Trump’s Family Planning Program Will Prioritize Less Effective Kinds of Birth Control
Dramatic changes in the guidelines for Title X family planning grants could affect the types of birth control women have access to.
SAUL LOEB/AFP/Getty Images
Title X is a federal program that lots of people haven’t heard about even though it’s been around since President Richard Nixon signed it into law in 1970. It provides grant money that state and local health departments and nonprofit family planning and community health centers compete for. Title X is the country’s only source of funding dedicated for family planning—and since that means birth control is involved, it’s one of the many things under attack by the anti-contraception, anti-science Trump administration.
The latest attack: In a grant announcement released late on Friday afternoon, the administration showed that it will favor programs that focus on abstinence-only sex education and natural family planning methods. The changes are dramatic and could affect the types of birth control women have access to. Somehow, though, they have yet to draw much attention.
Clinics that receive Title X grants provide low- or no-cost family planning services like well-woman exams, birth control, STD testing and treatment, breast and cervical cancer screenings, and infertility treatment for low-income people and people who don’t have insurance.
More than 4 million people rely on Title X services every year and, in 2016, 89 percent of them were women and 64 percent had incomes at or below the poverty level. Planned Parenthood serves 41 percent of all Title X patients despite only making up 13 percent of the 3,900 Title X clinics in the US. (People like getting their reproductive healthcare at Planned Parenthood.)
The safety-net program serves people who may otherwise not have access to healthcare, and it can have a big impact on their lives, even if you just consider the effect of birth control and forget about the cancer and STD screenings. Research has shown that when costs are eliminated, women choose more effective methods of birth control like IUDs, which have a high upfront cost. A report from the nonprofit Guttmacher Institute determined that in 2015 alone, clinics that received Title X funding helped women prevent 822,300 unintended pregnancies, which averted 387,200 unplanned births and 277,800 abortions.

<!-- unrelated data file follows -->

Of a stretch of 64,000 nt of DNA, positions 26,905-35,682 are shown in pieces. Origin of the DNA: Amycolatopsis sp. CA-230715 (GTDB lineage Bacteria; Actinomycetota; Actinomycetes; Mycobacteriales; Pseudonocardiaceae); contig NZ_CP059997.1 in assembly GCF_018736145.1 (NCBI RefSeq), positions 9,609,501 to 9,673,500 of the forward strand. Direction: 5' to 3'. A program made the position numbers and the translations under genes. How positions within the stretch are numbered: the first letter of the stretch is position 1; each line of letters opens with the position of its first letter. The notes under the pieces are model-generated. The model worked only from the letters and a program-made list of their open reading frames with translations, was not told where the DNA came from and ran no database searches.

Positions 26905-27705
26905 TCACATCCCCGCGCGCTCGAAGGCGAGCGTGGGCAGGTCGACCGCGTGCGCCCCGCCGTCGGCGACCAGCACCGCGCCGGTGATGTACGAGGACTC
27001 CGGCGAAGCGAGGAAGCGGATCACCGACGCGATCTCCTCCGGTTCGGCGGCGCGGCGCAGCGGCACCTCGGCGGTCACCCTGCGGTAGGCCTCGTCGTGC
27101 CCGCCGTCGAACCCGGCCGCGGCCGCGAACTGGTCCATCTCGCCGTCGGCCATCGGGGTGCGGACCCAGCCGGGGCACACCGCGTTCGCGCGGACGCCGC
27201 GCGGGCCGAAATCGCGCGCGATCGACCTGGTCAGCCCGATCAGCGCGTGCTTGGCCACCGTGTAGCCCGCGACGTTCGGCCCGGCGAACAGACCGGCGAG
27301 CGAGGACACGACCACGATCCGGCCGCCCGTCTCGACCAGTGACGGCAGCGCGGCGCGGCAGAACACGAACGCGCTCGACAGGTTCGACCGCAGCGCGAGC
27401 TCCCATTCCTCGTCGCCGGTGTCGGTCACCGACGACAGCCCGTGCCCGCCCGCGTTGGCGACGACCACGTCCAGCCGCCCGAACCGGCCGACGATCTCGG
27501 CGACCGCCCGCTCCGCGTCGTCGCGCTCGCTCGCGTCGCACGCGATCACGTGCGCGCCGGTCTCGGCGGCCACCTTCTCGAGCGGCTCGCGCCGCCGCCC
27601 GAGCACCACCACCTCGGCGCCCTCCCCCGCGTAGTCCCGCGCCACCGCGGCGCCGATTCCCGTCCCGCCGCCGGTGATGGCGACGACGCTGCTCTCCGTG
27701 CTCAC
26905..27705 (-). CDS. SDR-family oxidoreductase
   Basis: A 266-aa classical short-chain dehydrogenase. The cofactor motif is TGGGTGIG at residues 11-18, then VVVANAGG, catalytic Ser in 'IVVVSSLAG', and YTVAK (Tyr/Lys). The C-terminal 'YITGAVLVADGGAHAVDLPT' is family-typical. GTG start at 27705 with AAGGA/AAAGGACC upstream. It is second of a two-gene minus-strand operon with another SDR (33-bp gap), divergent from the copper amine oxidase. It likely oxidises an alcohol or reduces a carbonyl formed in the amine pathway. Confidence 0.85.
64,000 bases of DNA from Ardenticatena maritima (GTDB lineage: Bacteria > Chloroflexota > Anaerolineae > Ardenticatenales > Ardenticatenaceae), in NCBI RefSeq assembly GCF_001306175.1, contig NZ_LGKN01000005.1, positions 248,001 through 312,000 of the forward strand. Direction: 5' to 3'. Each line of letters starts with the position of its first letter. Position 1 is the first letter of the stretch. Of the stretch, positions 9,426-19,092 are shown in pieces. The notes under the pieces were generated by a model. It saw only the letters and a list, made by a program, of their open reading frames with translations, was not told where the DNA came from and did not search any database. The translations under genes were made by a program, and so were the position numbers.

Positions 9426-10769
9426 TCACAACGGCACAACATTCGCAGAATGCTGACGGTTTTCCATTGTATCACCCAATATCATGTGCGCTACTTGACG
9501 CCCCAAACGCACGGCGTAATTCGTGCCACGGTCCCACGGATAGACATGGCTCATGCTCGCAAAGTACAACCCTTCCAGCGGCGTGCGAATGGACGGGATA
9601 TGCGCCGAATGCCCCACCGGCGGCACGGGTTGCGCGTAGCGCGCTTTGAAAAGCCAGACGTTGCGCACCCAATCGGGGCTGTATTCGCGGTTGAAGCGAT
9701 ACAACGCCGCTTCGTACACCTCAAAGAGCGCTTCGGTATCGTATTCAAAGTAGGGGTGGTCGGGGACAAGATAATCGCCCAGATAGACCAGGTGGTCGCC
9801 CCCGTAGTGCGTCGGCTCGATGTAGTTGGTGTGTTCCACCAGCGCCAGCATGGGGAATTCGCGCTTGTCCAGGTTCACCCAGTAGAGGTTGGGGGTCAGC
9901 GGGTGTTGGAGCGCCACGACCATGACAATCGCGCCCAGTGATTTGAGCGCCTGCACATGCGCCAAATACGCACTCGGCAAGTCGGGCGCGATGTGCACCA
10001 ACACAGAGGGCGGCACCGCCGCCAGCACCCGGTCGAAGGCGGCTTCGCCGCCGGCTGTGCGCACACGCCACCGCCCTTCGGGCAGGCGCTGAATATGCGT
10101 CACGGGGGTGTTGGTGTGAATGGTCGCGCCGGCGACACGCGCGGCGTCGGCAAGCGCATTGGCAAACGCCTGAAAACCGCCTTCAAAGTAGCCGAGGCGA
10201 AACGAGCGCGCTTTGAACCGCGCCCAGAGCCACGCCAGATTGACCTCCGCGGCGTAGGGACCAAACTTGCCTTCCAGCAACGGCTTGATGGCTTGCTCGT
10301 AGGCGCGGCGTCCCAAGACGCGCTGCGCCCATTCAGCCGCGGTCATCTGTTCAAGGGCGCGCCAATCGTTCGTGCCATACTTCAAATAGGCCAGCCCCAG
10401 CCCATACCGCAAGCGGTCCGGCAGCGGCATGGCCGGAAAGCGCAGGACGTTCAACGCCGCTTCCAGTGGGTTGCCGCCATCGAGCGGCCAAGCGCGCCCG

And yet the program is in the administration’s crosshairs. In April 2017, Trump signed a bill that would let states exclude from Title X grants family planning providers that perform abortions. (The Hyde Amendment already bans the use of federal money to provide abortions except in cases of rape, incest, or to save a woman's life, but anti-choice legislators and activists argue that grant money is fungible and could indirectly support the procedure.) Two weeks after Trump signed that bill, he appointed birth control skeptic and anti-choice activist Teresa Manning to oversee Title X as the deputy assistant secretary for the Office of Population Affairs (OPA), a division of the Department of Health and Human Services. Then there’s the administration’s 2019 budget proposal, released earlier this month, which blocks abortion providers from participating in any HHS programs, including Title X and Medicaid.
This all brings us back to Friday’s Title X grant application announcement. Organizations that provide abortions aren’t explicitly barred from the program as some feared, but they’re less likely to be awarded grants thanks to changes to OPA’s priorities and the new points system for vetting applicants.
Watch More from VICE News:
The points system in the announcement favors clinics that offer comprehensive primary care, “optimally onsite,” which advocates say penalizes providers that specialize in family planning because they tend not to offer primary care. It also prioritizes groups that promote “sexual risk avoidance” (aka abstinence-only sex ed) for teenagers and cooperate with faith-based organizations.
The announcement removes the Obama administration’s emphasis on applicants offering all 18 types of FDA-approved contraception and stresses the inclusion of natural family planning methods (like the rhythm method) which are much less effective than FDA-approved methods of contraception. The failure rates for natural family planning are as high as 25 percent versus 9 percent for the pill, patch, and ring and 1 percent for the IUD and implant.
Providers who do these things—and many reproductive health providers don’t—earn more points and are more likely to receive a grant. Taken together, it could be a way to favor community health centers, which are less likely than family planning specialists to offer the full range of birth control methods or same-day insertion of IUDs per Guttmacher, and allow groups like crisis pregnancy centers to be eligible for grants, all while freezing out reproductive health clinics from the nation’s reproductive health program simply because they also provide abortions.
OPA reiterated that no group is excluded from applying. “All eligible organizations, including Planned Parenthood, are free to apply for this funding,” Valerie Huber, OPA’s acting deputy assistant secretary, said in a call with reporters on Friday. Huber, the former head of an abstinence-only sex ed group, was initially appointed as the chief of staff to the Assistant Secretary for Health at HHS, but was named to fill Manning’s role following her abrupt departure last month.